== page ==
Friday, January 20, 2012
Angelfall, by Susan Ee
Release date: May 21st 2011
Published by: Feral Dream
Genre: Young Adult
Rating: 5/5 stars
It's been six weeks since angels of the apocalypse descended to demolish the modern world. Street gangs rule the day while fear and superstition rule the night. When warrior angels fly away with a helpless little girl, her seventeen-year-old sister Penryn will do anything to get her back.
Anything, including making a deal with an enemy angel.
Raffe is a warrior who lies broken and wingless on the street. After eons of fighting his own battles, he finds himself being rescued from a desperate situation by a half-starved teenage girl.
Traveling through a dark and twisted Northern California, they have only each other to rely on for survival. Together, they journey toward the angels' stronghold in San Francisco where she'll risk everything to rescue her sister and he'll put himself at the mercy of his greatest enemies for the chance to be made whole again.
If you’re hesitant about Angelfall, unsure if you will like it or not, if all the positive reviews and blurbs are right… here’s a tip: they are.
Angelfall has everything I enjoy in a dystopian novel – if this book can be considered that. Honestly, it feels like a paranormal dystopian. A society destroyed by angels sounds both interesting and mysterious. I particularly enjoy this kind of dystopias, simply because I love a good paranormal element in the story. Just like Angel Burn, I expected Angelfall to be all about bad angels and how they’re not as fluffy and cute as everybody believe.
I was right, but that’s not the only thing that impressed me. Penryn, the main character, is the kind of girl you’re proud of in a book. She’s aware of the destruction going on around her, and with her schizophrenic mother and wheelchair-bound little sister, Paige, surviving may not be so easy. So, to gather food and enough protection, Penryn does what needs to be done. She eats cat food if need be, fights with guys twice her size, and beat the hell out of an angel to find Paige.
It’s so nice and refreshing to have a heroine that’s that badass. I loved Penryn, her sarcasm and frequent questions, but most of all, her devotion to her family. I’m probably going to sound very cold and cruel, but in the real world, not a lot of people would risk their lives to save someone else. But with the whole universe telling her that Paige’s dead, Penryn still goes out there and through some seriously rough situations for Paige. Even if making a deal with an angel, her worst enemy, is what it takes to reunite her family again.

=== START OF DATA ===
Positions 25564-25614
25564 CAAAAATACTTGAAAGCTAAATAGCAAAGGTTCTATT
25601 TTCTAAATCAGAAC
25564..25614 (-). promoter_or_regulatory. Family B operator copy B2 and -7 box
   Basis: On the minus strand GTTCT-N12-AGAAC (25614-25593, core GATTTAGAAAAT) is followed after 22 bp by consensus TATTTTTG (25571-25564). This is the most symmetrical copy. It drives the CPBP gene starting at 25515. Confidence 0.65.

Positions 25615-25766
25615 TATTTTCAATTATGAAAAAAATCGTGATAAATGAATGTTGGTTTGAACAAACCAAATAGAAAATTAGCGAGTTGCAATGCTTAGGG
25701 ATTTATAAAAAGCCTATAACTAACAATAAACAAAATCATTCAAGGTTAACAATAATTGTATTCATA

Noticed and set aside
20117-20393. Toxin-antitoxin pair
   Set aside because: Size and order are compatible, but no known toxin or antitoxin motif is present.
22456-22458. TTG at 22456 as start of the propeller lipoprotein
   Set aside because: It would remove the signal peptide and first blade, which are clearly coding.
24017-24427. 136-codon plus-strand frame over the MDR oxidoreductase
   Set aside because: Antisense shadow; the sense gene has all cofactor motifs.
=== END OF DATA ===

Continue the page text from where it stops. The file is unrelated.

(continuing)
The angel in question, Raffe, is the kind of guy – and love interest – that make an example out of the YA literature. He simply doesn’t care a bit about humans. He’s truly an angel, not a human with wings, and only helps Penryn because he wished to get his beautiful wings back. Two enemies falling in love is not something uncommon when you think of it, especially in books, but to be convincing, it has to happen slowly, and not all of a sudden. The romance in Angelfall is so well developed that it feels natural at some point, and not something forced. Their conversations were dripped and covered with sarcasm and uneasiness that had me laughing at 5 o’clock in the morning. Yeah, that was how I began my last day of 2011, by the way - on my bed, cheering for Penryn and Raffe to save Paige and be together at the end.
One thing that I felt joyous about is that, not even for a single minute, Penryn forgot that Raffe is an angel, that he’s not human, and that they’re enemies. I simply despise those kind of relationships that are all about “Oh, you’re my foe, and you want to kill me? I don’t care. I trust you.” No, Penryn didn’t trust Raffe, and always wondered if he would betray her at some point. By the end of the book, they loved and hated each other, and that, my friends, is a good romance. xD
Another point that’s oddly great about it is how even the most disgusting thing didn’t make me want to stop reading. I don’t like books in which there’s a very vivid narration about gruesome parts. It just makes me feel bad, and I can’t enjoy the story after that. But Angelfall, strangely, didn’t fall into that category. Don’t get me wrong, there’s a lot of weird and … bloody situations involving scorpions, but the narration, while still detailed, is contained enough to be realistic and not unnecessarily gross.
Now, I just have to talk about the ending… Authors love to break our hearts, and Susan Ee was no exception. It left me with a longing and need to know what the hell is going to happen next. Seriously, what was that ending? Though not as heart-breaking as Cassandra Clare’s books, it still filled my eyes with tears. I profusely regret not reading Angelfall sooner that I did. Thank you, my Goodreads friends, for writing such positive and good reviews, and encouraging me to read this book. It was SO, SO, SO, SO worth it <3
Ps: I read this book back in 2011, but am only posting the review now on the blog because, you know, I had completely forgotten about it.